If “No” Is Racist, then Race Must Be an Ideology
Jerry Landay provides an inkling as to why the Left is so viciously anxious to destroy any successful minorities who do not carry its water: They scuttle a semantic game that otherwise allows disagreement to be portrayed as bigotry. Consider:
Race determined the primary outcome in three industrial swing states. Hillary Clinton, a white, won by large margins in the Democratic primaries of Pennsylvania, Ohio and West Virginia. Barack Obama, half-black, but self-identified as an African-American, lost. Some 15 to 20 percent of voters confessed to post-election pollsters that race was a “factor” in their decision. Obama must win these states. …
A York law-enforcement officer declared that America was ready for a black president. But . . . “I just don’t think Obama’s the right one.” He declared that Palin “has more experience than he does. No one has ever told me what a community organizer is.” In fact, in speeches and two books, Obama has repeatedly described his efforts to help the people who live in southside Chicago. “Community organizer” in this context has been made a code word for “black.”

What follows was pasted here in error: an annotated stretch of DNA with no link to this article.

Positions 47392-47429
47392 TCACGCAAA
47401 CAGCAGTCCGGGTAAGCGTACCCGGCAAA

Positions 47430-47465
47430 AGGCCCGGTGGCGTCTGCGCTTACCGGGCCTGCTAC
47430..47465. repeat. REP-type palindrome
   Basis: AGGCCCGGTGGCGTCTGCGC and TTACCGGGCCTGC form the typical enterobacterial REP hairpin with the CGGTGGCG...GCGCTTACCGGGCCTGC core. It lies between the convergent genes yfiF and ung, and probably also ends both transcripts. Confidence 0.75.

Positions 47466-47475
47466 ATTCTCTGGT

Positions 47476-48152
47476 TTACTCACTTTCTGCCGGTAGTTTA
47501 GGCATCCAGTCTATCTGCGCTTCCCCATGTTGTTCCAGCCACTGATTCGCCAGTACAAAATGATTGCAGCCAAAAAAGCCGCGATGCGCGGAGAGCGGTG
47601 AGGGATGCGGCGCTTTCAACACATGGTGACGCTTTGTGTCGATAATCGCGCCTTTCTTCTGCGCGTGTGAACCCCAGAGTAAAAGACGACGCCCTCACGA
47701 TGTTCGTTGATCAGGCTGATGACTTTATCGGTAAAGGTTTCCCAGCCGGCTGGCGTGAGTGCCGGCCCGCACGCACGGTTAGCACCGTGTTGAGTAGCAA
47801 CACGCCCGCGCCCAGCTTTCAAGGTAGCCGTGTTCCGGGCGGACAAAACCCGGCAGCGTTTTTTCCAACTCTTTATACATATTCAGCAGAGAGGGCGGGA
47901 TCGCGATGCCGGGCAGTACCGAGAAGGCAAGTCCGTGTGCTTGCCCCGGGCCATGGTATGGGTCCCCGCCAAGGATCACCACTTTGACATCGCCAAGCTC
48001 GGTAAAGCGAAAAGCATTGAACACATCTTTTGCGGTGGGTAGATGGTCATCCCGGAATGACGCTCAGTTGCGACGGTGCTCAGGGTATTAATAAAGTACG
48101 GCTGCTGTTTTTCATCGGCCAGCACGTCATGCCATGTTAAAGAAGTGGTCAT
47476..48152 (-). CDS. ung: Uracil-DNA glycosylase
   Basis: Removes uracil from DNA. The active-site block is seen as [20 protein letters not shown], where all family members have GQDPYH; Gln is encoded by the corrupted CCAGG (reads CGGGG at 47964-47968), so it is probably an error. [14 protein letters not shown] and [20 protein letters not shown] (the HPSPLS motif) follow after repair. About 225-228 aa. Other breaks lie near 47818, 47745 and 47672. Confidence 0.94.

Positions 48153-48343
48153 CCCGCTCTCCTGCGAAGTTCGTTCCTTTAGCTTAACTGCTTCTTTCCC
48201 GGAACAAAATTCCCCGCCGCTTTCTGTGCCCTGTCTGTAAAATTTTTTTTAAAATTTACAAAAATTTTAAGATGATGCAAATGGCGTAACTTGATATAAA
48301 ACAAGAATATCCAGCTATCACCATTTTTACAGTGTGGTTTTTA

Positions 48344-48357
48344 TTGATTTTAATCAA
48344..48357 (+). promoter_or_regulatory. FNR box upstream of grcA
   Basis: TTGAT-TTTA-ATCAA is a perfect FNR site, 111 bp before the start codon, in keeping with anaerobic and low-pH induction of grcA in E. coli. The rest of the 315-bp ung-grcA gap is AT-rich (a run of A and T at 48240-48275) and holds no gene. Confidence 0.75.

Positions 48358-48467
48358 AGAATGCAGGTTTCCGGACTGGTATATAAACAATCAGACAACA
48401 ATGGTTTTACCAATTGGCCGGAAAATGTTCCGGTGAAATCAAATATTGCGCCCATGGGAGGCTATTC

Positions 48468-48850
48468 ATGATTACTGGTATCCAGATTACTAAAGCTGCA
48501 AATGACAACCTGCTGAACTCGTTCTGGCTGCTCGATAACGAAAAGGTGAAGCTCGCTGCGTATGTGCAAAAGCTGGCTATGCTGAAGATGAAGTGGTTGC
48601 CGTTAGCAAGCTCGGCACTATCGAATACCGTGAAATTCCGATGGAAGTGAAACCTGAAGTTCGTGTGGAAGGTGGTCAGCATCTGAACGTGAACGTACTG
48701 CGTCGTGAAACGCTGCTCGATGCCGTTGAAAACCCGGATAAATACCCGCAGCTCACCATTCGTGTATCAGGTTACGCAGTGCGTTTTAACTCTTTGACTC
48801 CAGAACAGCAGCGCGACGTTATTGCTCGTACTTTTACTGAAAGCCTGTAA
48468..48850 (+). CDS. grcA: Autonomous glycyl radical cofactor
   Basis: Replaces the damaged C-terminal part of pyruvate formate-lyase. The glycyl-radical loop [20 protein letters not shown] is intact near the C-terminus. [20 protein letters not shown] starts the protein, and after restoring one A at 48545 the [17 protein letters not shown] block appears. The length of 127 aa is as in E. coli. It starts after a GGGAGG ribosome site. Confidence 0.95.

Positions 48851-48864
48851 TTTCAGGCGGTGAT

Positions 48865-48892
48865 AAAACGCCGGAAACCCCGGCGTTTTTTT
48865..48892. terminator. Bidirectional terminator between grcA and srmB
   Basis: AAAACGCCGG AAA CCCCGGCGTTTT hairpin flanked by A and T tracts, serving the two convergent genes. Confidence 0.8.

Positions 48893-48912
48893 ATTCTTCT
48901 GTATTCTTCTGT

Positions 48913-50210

I’m sure that in certain company this is treated as high wisdom, but for my part, this “code word” legerdemain is so much gibberish. The officer in the anecdote raises “community organizer” in Obama’s biography as a comparison to “mayor” in Palin’s. The utility of liberal word games, though, is that any phrase may be made suspect for the purposes of promoting representatives of the ideology.
If Obama loses, many among his supporters will not ask themselves those tough introspective questions that failure ought to inspire. They’ll simply blame racism — so simple, so comforting. And if Obama wins, the rest of us will have the opportunity to observe how quickly it becomes a matter of racial bigotry to oppose a far Left agenda.